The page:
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31 years later, man arrested after woman found dead in river

An arrest has been made in a 1988 cold case murder thanks to DNA testing, authorities said.

Almost 31 years have passed since Patricia Ann Jacob was last seen alive — she was reported missing around Oct. 5, 1988, after she failed to return home from a meeting at Silver Spur tavern in Hardin County. The next morning her truck was found parked in the parking lot at Silver Spur and she was reported missing to the Hardin County Sheriff’s Office, according to the Jefferson County District Attorney’s Office.

Her lifeless body was found the next day in the Neches River in Port Arthur; the cause of death was drowning and she had sustained trauma to her head and face. The autopsy listed her manner of death as “probable homicide.”

Daniel Andrew MacGinnis, now 60, was a suspect in the early part of the investigation, which was led by the Texas Rangers, Hardin County Sheriff’s Office and Port Arthur Police Department, District Attorney Bob Worthman said.

McGinnis was interviewed in California by Texas Rangers and denied any knowledge or involvement. The investigation revealed no previous contact between Jacobs and MacGinnis and the investigation languished for lack of evidence.

DNA testing

Advancements in technology, specifically DNA testing, helped law enforcement crack the case.

In recent months, the Texas rangers and PAPD discovered items of evidence that were tested for DNA, which was not available back in 1988. The Texas DPS Crime Lab developed a DNA profile, which matched MacGinnis, who had become a convicted and registered sex offender. An arrest warrant was obtained, and MacGinnis was arrested on Tuesday.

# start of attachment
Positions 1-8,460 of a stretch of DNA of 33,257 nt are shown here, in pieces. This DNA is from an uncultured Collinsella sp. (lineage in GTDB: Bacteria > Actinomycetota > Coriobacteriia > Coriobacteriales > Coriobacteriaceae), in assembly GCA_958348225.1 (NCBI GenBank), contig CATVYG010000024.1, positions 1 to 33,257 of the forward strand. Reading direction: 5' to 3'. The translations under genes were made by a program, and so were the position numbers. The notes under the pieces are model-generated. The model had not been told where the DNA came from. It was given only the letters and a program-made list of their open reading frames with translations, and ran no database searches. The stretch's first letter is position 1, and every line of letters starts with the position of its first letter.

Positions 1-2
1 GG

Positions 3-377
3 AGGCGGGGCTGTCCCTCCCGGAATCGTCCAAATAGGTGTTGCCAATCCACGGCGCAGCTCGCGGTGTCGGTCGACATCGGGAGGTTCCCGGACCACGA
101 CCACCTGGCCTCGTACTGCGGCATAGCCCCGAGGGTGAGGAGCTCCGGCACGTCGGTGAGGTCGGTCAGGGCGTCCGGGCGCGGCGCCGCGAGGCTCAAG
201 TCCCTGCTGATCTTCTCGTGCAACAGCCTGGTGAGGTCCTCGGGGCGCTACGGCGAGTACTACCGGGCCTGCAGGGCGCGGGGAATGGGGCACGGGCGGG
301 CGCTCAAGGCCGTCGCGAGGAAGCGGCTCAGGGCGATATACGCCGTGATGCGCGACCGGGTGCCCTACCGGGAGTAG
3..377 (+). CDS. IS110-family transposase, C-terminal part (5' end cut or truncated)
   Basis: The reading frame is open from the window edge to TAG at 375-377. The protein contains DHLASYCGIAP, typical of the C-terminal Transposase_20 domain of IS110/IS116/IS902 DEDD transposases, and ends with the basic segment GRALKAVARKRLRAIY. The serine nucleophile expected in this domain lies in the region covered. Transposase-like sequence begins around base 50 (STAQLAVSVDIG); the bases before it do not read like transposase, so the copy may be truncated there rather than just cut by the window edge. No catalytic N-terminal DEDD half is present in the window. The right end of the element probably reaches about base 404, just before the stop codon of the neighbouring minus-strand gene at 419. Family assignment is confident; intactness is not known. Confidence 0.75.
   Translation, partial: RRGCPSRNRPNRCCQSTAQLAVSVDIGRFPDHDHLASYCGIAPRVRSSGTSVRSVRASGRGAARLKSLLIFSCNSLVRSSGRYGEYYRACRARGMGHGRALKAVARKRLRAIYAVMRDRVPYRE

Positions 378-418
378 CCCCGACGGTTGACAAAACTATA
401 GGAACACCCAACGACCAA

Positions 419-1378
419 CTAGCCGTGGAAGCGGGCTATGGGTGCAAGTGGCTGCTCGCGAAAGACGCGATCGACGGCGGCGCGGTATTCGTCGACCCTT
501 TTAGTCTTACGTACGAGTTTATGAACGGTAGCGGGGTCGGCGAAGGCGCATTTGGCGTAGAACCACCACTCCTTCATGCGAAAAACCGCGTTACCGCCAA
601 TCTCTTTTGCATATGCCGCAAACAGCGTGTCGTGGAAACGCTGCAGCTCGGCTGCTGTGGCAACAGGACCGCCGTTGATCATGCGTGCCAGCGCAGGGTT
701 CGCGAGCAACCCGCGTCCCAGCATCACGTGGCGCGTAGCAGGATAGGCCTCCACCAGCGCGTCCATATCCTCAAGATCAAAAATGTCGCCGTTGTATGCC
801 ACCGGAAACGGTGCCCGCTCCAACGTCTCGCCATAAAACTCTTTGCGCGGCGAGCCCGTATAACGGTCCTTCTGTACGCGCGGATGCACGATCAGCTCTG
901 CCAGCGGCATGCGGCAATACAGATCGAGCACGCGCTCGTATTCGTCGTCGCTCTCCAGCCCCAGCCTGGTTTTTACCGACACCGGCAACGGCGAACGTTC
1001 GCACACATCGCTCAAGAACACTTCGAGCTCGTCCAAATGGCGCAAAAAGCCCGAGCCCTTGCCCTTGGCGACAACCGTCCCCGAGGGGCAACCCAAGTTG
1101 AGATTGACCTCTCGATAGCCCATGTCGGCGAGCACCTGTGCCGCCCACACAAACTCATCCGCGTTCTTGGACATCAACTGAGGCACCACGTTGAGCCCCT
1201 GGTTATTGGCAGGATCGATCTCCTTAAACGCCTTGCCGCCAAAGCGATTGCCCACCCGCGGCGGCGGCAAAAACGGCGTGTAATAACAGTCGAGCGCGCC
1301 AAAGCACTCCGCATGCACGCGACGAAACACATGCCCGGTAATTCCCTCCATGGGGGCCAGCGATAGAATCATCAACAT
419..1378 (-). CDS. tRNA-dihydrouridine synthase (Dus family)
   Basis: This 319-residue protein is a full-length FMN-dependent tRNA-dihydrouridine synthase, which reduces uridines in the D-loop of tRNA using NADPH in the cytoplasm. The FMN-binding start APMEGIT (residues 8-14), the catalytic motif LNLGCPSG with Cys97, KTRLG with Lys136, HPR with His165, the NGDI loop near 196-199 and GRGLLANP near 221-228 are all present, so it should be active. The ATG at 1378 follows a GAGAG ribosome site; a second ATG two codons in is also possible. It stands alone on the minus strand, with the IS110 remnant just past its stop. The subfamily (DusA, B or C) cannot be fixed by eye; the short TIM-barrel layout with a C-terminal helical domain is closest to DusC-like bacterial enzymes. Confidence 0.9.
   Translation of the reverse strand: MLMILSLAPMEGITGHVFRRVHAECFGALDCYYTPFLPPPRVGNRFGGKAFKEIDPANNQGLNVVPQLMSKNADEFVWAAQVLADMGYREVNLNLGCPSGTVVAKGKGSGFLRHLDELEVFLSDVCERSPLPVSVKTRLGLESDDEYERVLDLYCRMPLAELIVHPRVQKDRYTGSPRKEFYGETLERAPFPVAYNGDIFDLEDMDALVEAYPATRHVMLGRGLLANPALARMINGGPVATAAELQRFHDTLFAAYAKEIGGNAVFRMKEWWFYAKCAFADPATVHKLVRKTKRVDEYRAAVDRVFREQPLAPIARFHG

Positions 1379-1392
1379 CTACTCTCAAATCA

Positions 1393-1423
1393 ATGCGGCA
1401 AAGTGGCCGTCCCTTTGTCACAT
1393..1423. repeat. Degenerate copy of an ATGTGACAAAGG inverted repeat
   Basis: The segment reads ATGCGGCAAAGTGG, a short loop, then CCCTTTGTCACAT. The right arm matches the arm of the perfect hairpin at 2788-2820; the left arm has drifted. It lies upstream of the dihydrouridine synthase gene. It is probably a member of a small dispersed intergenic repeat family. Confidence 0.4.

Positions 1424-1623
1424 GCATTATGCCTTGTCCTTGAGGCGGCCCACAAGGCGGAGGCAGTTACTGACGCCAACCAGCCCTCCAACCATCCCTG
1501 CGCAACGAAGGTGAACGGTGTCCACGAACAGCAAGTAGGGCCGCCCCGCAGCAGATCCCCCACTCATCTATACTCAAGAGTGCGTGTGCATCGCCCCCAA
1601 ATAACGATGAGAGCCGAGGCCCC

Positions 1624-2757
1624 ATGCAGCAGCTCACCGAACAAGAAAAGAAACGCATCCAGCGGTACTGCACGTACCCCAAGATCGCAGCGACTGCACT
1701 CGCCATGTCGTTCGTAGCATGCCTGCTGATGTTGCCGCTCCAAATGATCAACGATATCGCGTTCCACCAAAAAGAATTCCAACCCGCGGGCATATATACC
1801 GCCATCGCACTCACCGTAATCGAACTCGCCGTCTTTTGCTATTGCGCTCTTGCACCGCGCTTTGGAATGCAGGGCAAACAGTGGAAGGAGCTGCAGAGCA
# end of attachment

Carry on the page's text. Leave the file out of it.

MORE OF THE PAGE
As he was walked Tuesday from the back of the Jefferson County Courthouse to an awaiting law enforcement vehicle he kept is head down, the brim of a green baseball cap shielding part of his face. He was taken to the Jefferson County Correctional Facility and held on a $1 million bond.

Afterwards, inside the courthouse, Wortham and PAPD Chief Tim Duriso held a brief press conference where they credited the work of the detectives, led by PAPD Lt. Scott Argo, D.A.’s Office and Texas Rangers.

The magnitude of the case is not lost on Duriso.

“This is the beginning, not the end for us in Jefferson County,” Duriso said of the cold case that now includes an arrest. “I wouldn’t say this is the last cold case we’re going to solve, I would say this is the beginning of something new.”